A new program being developed by the the Center for Research on Learning and Technology (CRLT) at Indiana University, Bloomington, called TechAudits, could be a boon to school districts that want a comprehensive assessment of their schools’ technology for better planning and accountability.
The audits are just one of several K-12 technology initiatives the center has been working to develop since its launch last July.
“Through the eRate and other initiatives, there has been a lot of technology coming into schools,” said Thomas Duffy, director of the center. “But there’s not much support for the technology and, many times, school districts don’t really know what they have.”
A TechAudit is an examination of all aspects of technology use in a school district. The audit is conducted by a team of nationally recruited external auditors who have extensive experience with technology and education.
The TechAudit team will work closely with district leaders to come up with a plan to fit the district’s needs. The audit also includes surveys of a large sample of faculty, staff, and students, as well as classroom visits for live interviews. The team also examines any reports and documents relating to technology use within the district.
TechAudits will be marketed by Phi Delta Kappa International (PDKI) and should be available to school districts this spring, according to PDKI’s Alan Backler, director of the program.
Burlington School District in Vermont and Metropolitan School District of Perry Township, Ind., will serve as test runs for the program, Backler said.
The fee for a TechAudit will range from $30,000 to $50,000, depending on reporting options and the size of the district. The audit includes a week-long, on-site visit by the TechAudit team and customizable reporting available in either traditional paper form, multimedia, or a combination of the two.
CRLT, which takes over for the now-defunct Center for Excellence in Education, is making the most of several multi-year, multi-million-dollar grants to initiate a variety of projects in areas such as professional development for teachers, interactive distance learning, and classroom uses of technology.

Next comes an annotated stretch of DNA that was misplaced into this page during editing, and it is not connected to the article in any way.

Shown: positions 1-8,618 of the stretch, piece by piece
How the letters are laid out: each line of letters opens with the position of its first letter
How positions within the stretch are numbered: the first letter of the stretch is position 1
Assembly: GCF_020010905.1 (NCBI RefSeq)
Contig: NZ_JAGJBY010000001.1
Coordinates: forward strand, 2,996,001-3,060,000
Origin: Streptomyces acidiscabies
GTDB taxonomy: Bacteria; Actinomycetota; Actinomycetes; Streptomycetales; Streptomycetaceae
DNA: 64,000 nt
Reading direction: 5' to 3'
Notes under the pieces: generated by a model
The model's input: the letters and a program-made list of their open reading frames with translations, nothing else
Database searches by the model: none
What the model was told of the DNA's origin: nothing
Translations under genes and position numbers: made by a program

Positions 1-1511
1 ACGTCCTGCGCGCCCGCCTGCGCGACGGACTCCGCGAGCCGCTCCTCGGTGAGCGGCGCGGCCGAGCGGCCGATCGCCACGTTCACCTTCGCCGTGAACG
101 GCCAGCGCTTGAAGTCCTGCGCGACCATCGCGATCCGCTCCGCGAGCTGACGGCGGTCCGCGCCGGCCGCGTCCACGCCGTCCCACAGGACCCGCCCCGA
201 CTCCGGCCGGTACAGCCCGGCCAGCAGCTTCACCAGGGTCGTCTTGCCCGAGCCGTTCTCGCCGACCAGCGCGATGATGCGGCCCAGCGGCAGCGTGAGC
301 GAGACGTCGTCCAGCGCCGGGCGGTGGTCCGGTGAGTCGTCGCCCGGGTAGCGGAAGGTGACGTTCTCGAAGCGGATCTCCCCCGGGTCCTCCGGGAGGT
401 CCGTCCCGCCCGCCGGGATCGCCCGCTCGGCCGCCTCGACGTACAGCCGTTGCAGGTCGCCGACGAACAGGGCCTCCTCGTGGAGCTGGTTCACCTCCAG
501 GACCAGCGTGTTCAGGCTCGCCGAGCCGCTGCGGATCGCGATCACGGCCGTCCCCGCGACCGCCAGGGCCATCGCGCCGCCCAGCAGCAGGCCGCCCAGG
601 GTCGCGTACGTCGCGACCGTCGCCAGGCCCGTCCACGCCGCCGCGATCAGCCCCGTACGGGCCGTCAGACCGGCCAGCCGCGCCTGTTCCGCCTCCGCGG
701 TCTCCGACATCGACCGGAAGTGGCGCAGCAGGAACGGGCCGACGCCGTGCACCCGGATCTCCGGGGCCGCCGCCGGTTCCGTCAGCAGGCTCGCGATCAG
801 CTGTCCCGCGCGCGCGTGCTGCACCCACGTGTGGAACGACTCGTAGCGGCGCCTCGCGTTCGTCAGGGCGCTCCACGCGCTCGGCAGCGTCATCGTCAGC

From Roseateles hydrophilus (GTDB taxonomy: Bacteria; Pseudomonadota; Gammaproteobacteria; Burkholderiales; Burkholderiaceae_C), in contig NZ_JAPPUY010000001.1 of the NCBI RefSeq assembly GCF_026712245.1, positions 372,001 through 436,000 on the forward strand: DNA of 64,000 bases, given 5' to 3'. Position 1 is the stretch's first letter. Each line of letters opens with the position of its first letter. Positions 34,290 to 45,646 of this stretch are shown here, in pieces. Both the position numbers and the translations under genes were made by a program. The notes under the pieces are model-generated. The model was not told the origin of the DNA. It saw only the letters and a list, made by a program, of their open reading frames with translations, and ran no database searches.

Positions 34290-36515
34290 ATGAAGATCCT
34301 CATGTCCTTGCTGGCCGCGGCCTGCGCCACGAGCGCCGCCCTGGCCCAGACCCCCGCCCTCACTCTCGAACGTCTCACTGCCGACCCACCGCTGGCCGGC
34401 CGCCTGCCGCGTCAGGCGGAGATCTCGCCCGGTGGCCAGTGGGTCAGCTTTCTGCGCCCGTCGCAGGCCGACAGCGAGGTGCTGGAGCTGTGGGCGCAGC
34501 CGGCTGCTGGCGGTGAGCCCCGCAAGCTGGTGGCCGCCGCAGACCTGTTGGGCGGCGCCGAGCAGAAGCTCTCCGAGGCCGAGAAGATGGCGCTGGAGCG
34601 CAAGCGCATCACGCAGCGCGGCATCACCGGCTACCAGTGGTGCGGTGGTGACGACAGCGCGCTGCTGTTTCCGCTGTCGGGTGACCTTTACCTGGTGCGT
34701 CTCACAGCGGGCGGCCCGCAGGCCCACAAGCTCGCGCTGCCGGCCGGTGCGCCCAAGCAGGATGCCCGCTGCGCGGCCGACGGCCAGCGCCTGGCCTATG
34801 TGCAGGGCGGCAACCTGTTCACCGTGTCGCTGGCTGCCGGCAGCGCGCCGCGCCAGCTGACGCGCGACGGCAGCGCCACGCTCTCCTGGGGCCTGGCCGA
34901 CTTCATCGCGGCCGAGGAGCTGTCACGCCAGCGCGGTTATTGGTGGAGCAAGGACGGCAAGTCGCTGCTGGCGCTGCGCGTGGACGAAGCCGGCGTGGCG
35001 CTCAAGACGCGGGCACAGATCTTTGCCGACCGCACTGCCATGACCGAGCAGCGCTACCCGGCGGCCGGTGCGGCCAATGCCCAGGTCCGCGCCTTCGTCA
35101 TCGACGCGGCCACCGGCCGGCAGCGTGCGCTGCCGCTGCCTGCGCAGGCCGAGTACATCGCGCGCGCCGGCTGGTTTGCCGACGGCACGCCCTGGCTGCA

Another project under development at the center is called the Internet Learning Forum (ILF), a $1.4 million initiative funded over three years by the National Science Foundation. This program will feature a virtual community in which math and science teachers can share their experiences in an online environment.
“If we’re going to develop teachers’ pedagogical practices, then those teachers need a community in which they can talk to each other and share ideas,” Duffy said.
ILF will feature a “community of practice,” in which teachers will not only share ideas, but also share common goals, methods, history, and identity. Central to the project will be recorded video of teachers in action. A film team will visit classrooms to interview teachers and record their lessons.
The forum is still in the development stage, Duffy said, with a public launch of the web site expected Feb. 1.
A third project currently under development at CRLT is the Learning to Teach with Technology Studio (LTTS), an internet-based, anywhere-anytime professional development environment to support K-12 teachers in integrating technology into the classroom.
Other programs to be offered by the center include:
• Technology for Engaged and Active Middle Schools, a project in which groups of teachers look for ways to effectively use technology in the classroom through student-centered projects.
• Leadership Training for Technology Coordinators, which provides district-level technology coordinators from across the state of Indiana to network with colleagues, explore and experiment with new tools, and discuss trends in instructional technology.
Contact CRLT for more information on these fee-based programs.
Burlington School District
Center for Research on Learning and Technology
Indiana University, Bloomington
Metropolitan School District of Perry Township
Phi Delta Kappa International
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